Architecture critic worries that ubiquitious surveillance isn't aesthetically pleasing

The DHS wants to cover America's cities with UK-style ubiquitous surveillance daleks. These are ominous curbside refrigerators bristling with surveillance gear, to be installed at every major intersection. And the only thing the Philadelphia Inquirer's architecture critic has to say about them is that they won't fit in with the quaint old buildings in central Philly.
Some signal boxes slam hard up against the walls of 18th-century houses. Others block the gracious windows of antiques stores and restaurants. A box shadows the side of St. Peter's Church, one of the city's most significant colonial buildings. And even when the big boxes find spots at curbside, their presence is impossible to ignore.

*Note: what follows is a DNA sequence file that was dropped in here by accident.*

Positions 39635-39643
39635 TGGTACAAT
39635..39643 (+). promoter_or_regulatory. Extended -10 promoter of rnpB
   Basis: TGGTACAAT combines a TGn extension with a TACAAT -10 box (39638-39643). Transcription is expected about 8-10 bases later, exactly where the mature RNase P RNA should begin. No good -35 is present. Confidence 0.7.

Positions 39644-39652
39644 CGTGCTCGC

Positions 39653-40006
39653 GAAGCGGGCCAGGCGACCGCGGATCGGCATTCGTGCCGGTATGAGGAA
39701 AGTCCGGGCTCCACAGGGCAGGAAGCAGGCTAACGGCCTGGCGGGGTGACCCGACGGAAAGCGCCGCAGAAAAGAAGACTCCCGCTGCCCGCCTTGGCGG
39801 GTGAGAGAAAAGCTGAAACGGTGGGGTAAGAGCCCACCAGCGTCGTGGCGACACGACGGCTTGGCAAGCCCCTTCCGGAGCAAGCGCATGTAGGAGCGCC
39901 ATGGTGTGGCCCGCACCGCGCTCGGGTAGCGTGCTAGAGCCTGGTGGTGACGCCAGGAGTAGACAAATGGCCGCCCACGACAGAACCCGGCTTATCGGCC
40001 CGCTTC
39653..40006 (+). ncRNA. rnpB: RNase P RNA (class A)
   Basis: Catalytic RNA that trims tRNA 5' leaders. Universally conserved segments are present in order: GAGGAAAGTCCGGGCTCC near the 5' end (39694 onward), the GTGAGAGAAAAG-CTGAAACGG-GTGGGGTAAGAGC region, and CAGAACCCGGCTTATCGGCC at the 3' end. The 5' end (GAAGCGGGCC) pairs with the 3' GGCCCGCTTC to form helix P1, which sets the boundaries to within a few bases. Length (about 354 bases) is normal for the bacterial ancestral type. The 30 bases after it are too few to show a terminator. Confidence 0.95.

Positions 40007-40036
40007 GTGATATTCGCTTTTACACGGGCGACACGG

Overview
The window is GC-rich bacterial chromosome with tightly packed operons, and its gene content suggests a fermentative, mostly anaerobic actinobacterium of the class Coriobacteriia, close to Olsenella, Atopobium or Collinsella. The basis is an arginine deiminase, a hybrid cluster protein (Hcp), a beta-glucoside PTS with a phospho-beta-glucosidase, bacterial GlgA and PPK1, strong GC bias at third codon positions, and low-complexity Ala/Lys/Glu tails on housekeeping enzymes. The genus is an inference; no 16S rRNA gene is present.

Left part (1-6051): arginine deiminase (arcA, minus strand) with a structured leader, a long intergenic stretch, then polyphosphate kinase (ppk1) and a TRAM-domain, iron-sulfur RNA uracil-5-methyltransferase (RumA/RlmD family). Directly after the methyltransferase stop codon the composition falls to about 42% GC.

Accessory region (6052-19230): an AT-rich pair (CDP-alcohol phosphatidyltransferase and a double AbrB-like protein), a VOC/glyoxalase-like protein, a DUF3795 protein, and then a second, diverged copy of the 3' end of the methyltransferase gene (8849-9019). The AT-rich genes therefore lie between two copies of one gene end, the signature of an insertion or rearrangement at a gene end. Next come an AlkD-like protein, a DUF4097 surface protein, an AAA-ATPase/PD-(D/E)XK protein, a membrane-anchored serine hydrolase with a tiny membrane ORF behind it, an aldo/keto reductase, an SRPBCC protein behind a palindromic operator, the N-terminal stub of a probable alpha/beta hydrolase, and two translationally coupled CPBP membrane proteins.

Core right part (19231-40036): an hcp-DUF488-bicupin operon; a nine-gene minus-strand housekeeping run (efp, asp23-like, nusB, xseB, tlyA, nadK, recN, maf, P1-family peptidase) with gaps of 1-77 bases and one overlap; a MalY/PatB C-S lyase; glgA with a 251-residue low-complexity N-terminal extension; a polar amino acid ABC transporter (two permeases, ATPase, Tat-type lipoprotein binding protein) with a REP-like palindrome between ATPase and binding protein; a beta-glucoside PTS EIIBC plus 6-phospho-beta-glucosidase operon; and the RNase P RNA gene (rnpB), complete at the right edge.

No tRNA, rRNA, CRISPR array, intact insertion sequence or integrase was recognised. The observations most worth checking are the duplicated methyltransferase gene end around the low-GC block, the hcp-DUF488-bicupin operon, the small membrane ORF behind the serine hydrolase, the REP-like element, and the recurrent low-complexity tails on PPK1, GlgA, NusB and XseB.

In our zeal to protect America from attack, it seems we've implemented a policy that scars one of America's most intact colonial neighborhoods.

Changing Skyline: Big boxes making us safer, and uglier (Thanks, Michael!)


  1. The things is- this argument might work better than pointing out facts like how the crime rate hasn’t dropped in the slightest in the UK and of course, the terrorism rate can’t be measured easily since the rate is currently at 1 incident per decade over the last 2 decades. Foreign terrorism at least, which is the only kind US authorities recognise as having happened.

  2. I’m sure they’ll place these ugly contraptions everywhere, but the minute I try to move a toilet onto the sidewalk, the world will be up in arms.

  3. yeah, it’s pretty ugly.